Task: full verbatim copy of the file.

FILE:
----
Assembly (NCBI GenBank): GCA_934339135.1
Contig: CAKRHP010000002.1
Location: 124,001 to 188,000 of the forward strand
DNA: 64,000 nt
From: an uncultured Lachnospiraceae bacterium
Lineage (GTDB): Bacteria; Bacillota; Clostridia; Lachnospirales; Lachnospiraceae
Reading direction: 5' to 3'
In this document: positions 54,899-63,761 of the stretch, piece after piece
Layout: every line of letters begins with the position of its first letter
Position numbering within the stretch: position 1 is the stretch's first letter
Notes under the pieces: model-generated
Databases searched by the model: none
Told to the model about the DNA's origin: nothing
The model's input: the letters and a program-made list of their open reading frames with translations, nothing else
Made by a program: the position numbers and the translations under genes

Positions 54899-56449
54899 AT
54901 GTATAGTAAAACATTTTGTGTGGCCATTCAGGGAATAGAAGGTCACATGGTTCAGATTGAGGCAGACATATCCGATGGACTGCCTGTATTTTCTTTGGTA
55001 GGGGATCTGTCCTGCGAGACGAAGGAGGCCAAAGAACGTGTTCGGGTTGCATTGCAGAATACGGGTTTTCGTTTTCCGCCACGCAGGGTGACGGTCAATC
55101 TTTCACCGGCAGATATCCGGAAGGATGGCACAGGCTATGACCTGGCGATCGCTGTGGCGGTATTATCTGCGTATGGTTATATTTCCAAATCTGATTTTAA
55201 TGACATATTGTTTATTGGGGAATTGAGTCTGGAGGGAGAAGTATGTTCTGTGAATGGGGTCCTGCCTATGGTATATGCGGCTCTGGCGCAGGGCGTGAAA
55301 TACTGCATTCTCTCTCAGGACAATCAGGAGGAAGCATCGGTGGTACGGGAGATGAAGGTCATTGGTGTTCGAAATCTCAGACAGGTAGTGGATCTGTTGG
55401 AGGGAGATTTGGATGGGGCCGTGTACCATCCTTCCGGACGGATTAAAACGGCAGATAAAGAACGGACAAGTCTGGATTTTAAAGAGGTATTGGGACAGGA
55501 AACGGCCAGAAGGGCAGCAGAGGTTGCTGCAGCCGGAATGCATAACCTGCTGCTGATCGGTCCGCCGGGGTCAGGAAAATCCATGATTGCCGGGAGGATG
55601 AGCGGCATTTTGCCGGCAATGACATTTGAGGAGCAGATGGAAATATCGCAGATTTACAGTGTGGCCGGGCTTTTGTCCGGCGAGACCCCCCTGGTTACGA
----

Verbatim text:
Assembly (NCBI GenBank): GCA_934339135.1
Contig: CAKRHP010000002.1
Location: 124,001 to 188,000 of the forward strand
DNA: 64,000 nt
From: an uncultured Lachnospiraceae bacterium
Lineage (GTDB): Bacteria; Bacillota; Clostridia; Lachnospirales; Lachnospiraceae
Reading direction: 5' to 3'
In this document: positions 54,899-63,761 of the stretch, piece after piece
Layout: every line of letters begins with the position of its first letter
Position numbering within the stretch: position 1 is the stretch's first letter
Notes under the pieces: model-generated
Databases searched by the model: none
Told to the model about the DNA's origin: nothing
The model's input: the letters and a program-made list of their open reading frames with translations, nothing else
Made by a program: the position numbers and the translations under genes

Positions 54899-56449
54899 AT
54901 GTATAGTAAAACATTTTGTGTGGCCATTCAGGGAATAGAAGGTCACATGGTTCAGATTGAGGCAGACATATCCGATGGACTGCCTGTATTTTCTTTGGTA
55001 GGGGATCTGTCCTGCGAGACGAAGGAGGCCAAAGAACGTGTTCGGGTTGCATTGCAGAATACGGGTTTTCGTTTTCCGCCACGCAGGGTGACGGTCAATC
55101 TTTCACCGGCAGATATCCGGAAGGATGGCACAGGCTATGACCTGGCGATCGCTGTGGCGGTATTATCTGCGTATGGTTATATTTCCAAATCTGATTTTAA
55201 TGACATATTGTTTATTGGGGAATTGAGTCTGGAGGGAGAAGTATGTTCTGTGAATGGGGTCCTGCCTATGGTATATGCGGCTCTGGCGCAGGGCGTGAAA
55301 TACTGCATTCTCTCTCAGGACAATCAGGAGGAAGCATCGGTGGTACGGGAGATGAAGGTCATTGGTGTTCGAAATCTCAGACAGGTAGTGGATCTGTTGG
55401 AGGGAGATTTGGATGGGGCCGTGTACCATCCTTCCGGACGGATTAAAACGGCAGATAAAGAACGGACAAGTCTGGATTTTAAAGAGGTATTGGGACAGGA
55501 AACGGCCAGAAGGGCAGCAGAGGTTGCTGCAGCCGGAATGCATAACCTGCTGCTGATCGGTCCGCCGGGGTCAGGAAAATCCATGATTGCCGGGAGGATG
55601 AGCGGCATTTTGCCGGCAATGACATTTGAGGAGCAGATGGAAATATCGCAGATTTACAGTGTGGCCGGGCTTTTGTCCGGCGAGACCCCCCTGGTTACGA